• Credit, all increase in liabilities, revenues, and stockholders’ equities, all decrease in assets, expenses.

Accrual basis of accounting:

Accrual basis of accounting refers to recognizing the financial transactions during the period in which the event occurs, even if the cash is not exchanged.

Income statement:

This is the financial statement of a company which shows all the revenues earned and expenses incurred by the company over a period of time.

Balance sheet:

This financial statement reports a company’s resources (assets) and claims of creditors (liabilities) and stockholders (stockholders’ equity) over those resources, on a specific date. The resources of the company are assets which include money contributed by stockholders and creditors. Hence, the main elements of the balance sheet are assets, liabilities, and stockholders’ equity.

An adjusting entry for accrued fees:

In this case, the Company AC recognized the fees at the end of the year. So, the necessary adjusting entry that the business should record for the accrued at end of the year is as follows:

DateDescription

Post.

Ref

Debit

($)

Credit

($)

July31Accounts receivable 11,150 
 Fees earned  11,150
 (To record the fees earned at end of the year)   

Table (1)

  • • Account receivable is an asset, and it increased the value of asset by $11,150, hence debit the accounts receivable for $11,150.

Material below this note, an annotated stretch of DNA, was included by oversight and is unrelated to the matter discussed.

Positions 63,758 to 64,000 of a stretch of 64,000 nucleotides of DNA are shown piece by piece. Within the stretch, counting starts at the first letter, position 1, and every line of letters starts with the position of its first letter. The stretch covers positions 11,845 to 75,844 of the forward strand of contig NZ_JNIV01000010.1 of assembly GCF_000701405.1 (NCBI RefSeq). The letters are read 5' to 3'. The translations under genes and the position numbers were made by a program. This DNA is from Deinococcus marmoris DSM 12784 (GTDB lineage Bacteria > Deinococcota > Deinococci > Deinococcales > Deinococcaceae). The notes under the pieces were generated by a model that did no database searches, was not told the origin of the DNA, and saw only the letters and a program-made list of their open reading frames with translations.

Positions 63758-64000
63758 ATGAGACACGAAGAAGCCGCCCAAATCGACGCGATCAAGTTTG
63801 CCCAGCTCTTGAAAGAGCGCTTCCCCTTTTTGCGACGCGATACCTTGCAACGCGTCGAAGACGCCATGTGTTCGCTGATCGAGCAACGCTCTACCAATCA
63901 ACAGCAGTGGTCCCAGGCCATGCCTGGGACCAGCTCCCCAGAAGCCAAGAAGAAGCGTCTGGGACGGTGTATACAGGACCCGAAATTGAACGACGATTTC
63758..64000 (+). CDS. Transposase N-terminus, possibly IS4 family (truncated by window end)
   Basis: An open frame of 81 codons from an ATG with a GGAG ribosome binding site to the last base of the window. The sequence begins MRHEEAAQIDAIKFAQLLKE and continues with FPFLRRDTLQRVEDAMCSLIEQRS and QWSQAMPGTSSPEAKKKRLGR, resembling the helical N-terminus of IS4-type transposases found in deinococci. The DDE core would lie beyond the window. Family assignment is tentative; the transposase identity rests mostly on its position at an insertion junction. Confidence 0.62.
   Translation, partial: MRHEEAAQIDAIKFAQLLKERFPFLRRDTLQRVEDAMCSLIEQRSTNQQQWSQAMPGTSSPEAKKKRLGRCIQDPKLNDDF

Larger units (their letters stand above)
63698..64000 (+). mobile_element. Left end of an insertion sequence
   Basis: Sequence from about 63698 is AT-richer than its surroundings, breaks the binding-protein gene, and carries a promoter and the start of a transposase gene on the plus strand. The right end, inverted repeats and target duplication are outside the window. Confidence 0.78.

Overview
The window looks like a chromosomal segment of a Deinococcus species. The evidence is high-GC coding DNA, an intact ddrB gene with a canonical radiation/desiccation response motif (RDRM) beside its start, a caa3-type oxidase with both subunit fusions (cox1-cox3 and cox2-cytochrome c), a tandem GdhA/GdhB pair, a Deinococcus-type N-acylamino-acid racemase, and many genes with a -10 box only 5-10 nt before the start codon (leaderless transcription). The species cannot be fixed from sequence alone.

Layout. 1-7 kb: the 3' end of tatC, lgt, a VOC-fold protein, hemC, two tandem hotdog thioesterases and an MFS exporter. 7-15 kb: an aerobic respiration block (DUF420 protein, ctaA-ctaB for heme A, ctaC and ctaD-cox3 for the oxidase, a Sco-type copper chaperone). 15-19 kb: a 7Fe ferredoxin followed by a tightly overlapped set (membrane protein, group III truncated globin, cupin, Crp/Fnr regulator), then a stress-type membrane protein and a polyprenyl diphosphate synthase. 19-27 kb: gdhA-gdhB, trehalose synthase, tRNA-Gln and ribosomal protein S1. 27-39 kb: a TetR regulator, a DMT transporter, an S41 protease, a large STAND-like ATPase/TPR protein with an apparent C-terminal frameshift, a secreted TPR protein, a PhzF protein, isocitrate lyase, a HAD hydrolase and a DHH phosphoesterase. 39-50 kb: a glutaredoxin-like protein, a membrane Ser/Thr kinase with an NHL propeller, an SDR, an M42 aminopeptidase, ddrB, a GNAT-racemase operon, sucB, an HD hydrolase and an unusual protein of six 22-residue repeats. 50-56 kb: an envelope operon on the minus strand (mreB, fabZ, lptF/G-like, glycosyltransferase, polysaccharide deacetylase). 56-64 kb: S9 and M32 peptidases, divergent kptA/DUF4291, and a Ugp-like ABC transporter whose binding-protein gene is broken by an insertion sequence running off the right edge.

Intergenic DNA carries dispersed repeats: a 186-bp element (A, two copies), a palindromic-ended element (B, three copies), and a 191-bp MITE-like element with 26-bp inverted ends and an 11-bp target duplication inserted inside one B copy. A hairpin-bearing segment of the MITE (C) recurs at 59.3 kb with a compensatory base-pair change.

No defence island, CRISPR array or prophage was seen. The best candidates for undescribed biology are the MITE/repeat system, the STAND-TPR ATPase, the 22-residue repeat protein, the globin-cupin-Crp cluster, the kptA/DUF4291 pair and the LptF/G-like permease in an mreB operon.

• • Fees earned increased the value of stockholders’ equity by $11,150; hence credit the fees earned for $11,150.

An adjusting entry for Supplies expenses:

In this case, Company AC recognized the supplies expenses at the end of the year. So, the necessary adjusting entry that the Company AC should record to recognize the supplies expense is as follows:

DateDescription

Post

Ref.

Debit ($)Credit ($)
July31Supplies expenses  (1) 2,450 
         Supplies  2,450
 (To record the supplies expenses incurred at the end of the year)   

Table (2)

Working note:

Calculate the value of supplies expense

Suppliesexpense=(Theamountofsuppliesbegining of the year)(Theamountofsuppliesonhandattheendofthe year)=($3,350$900)=$2,450 (1)

  • • Supplies expense decreased the value of stockholders’ equity by $2,450; hence debit the supplies expenses for $2,450.
  • • Supplies are an asset, and it decreased the value of asset by $2,450, hence credit the supplies for $2,450.  

An adjusting entry for rent expenses:

In this case, Company AC recognized the rent expenses at the end of the year. So, the necessary adjusting entry that the Company AC should record to recognize the prepaid expense is as follows:

DateDescription

Post

Ref.

Debit ($)Credit ($)
July31Rent expenses  6,000 
         Prepaid rent  6,000
 (To record the rent expenses incurred at the end of the year)   

Table (3)

  • • Rent expense decreased the value of stockholders’ equity by $6,000; hence debit the rent expenses for $6,000

B.

To determine

Determine the effects on the income statement, if adjusting entries are not recorded.

C.

To determine

Determine the effects on the balance sheet, if adjusting entries are not recorded.

D.

To determine

Determine the effects on the “net increase or decrease in cash” on the statement of cash flow, if adjusting entries are not recorded.

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Chapter 3 Solutions

Financial And Managerial Accounting